But ultimately, we want a wedding. We want to be able to invite our closest family and friends, feed them yummy food, give them a space and some music to dance their little hearts out, and dress up a little. And that costs money. So we came up with a number much lower than $27,000 that we felt comfortable with and that, luckily, our parents felt comfortable contributing. Because let's be honest, Brett and I have no money and quite a bit of student loans. If our parents weren't contributing to our wedding, this wedding blog series would go something like: "I bought a little white dress. Brett put on a blazer. I picked up a bouquet of flowers. We went to the courthouse and got married. We celebrated by drinking margaritas and eating lots of cake." And while that actually sounds quite awesome, it wouldn't involve all the people, yummy food, and dancing that we'd like to have.

So, thanks to our parents, we can still have the wedding we want without going into debt. I'm happy that we're resisting the idea that we have to spend $30,000 on a wedding and hope that our wedding can be an example to others that you can have a wedding for less than that (if everybody refuses to spend a ton, i have a small flicker of hope that the wedding industry might change). I enjoy the process of thinking creatively about how to spend less, prioritizing what is important to us, and have been overwhelmed by the amazingly crafty and generous things friends and family have offered to do and make for the wedding. I'm ridiculously excited about getting married, about crafting a meaningful ceremony, and about throwing a fun and pretty party. Whenever I get sad that I can't afford something (which does happen from time to time) or think that it wouldn't be that big of a deal if I go way over budget on something, I remind myself that this does not have to be the wedding to end all weddings, that this is not the only time in our lives we'll host a party, that we are not planning a photo shoot but a wedding (they're not the same!), and that this doesn't have to be the most magical, wonderful, happiest, and most perfect day of our lives. Because if, at the end of the day, we end up married, I know we'll have a magical, wonderful, and happy life together. And that's what really matters.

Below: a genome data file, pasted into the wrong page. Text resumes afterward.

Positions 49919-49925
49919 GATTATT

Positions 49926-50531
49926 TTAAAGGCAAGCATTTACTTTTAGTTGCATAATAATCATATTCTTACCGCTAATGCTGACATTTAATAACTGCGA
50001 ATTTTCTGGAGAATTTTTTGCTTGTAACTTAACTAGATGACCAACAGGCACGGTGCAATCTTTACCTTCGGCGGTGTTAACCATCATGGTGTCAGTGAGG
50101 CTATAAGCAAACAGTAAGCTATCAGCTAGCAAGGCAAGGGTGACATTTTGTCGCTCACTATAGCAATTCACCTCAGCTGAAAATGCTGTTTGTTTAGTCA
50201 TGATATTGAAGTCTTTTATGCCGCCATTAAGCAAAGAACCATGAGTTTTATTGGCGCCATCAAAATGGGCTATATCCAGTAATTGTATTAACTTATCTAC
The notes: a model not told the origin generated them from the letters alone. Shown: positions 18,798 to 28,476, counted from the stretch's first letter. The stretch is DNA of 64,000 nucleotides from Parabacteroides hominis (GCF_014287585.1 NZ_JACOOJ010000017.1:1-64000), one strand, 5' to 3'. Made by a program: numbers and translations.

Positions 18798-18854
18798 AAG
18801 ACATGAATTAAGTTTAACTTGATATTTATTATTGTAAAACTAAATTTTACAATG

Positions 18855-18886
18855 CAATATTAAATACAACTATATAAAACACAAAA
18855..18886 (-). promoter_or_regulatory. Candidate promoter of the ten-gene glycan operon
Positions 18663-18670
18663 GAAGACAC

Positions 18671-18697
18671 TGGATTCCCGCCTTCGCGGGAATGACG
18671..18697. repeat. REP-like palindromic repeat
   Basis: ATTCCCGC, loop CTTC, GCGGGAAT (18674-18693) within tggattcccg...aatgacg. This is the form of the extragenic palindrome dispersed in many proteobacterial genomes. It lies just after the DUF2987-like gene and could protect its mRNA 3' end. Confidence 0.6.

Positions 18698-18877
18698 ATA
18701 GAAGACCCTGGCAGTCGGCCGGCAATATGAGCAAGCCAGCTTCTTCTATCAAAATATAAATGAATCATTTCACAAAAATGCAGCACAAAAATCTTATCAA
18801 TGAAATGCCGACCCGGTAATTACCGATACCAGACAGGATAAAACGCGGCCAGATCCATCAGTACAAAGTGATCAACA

P.S. If you were hoping that this post would actually include some helpful tips about budgeting, I recommend downloading the budget template from Google's wedding spreadsheets. I've found it really useful (although I totally ignored all the recommended percentages/amounts). I also highly recommend an idea that I picked up in the book A Practical Wedding: make a list of things you care about and things you don't care about before you do any wedding planning. When you start thinking that you have to have letterpress stationery or get bummed that you can't afford to have flowers absolutely everywhere, it is nice to look back at that list and remind yourself that a few months ago you didn't care that much about paper or flowers.

Saturday, November 24, 2012

[Brandi] The Last Name Project

In this series co-hosted by from two to one and The Feminist Mystique, we will be profiling an array of individuals and couples about their last name decisions upon marriage or what they expect to choose if they marry. The goal is to explore how individuals make decisions about their last name, and to highlight the many possibilities. We will be posting profiles periodically and encourage you to stay connected via Facebook, Twitter, and Pinterest.  If you would like to participate in this series, email Danielle at danielle [at] fromtwotoone [dot] com or Shannon at hill [dot] shannonp [at] gmail [dot] com.  

The following post is by Brandi, a lawyer in Denver who spends very little time actually lawyering. She can usually be found working for free at a nonprofit, hiking up mountains, or bossing her husband around because he made the mistake of asking her for help with his business one time. 

This post originally appeared on the Curvy Girl Guide. It has been re-posted with permission.

I had the idea of how I wanted an ideal marriage to go long before I ever conceded that I myself might get married one day. I didn’t want kids, and on most days still don’t. I wanted a husband who took as much responsibility for the house as I did. I never would tolerate being called “woman,” and I for sure would never change my last name.

So when I met a man who loved the fact that I was strong-willed and progressive, I scooped him up fast and we got married earlier than anyone (us included) would ever have imagined.

From the start, I made it abundantly clear that I would not take his name. First off, I don’t love his last name for me. I love it on him as it suits him and is indicative of his extremely Irish heritage, but it’s just not a great name for me. For me to give up my last name, a name I adore, a name that suits me and has in a weird way been a sort of identity to me, outside of being a mere moniker, I would have to love how his name sounds with mine, and frankly, I don’t. Second, my name is extremely important to me. I grew up in a tight family. Our name has always been a badge of pride and I didn’t intend to give it up for a name I had very little connection to. Lastly, my husband is so supportive and has always made it clear that he was happy with whatever name I chose to have.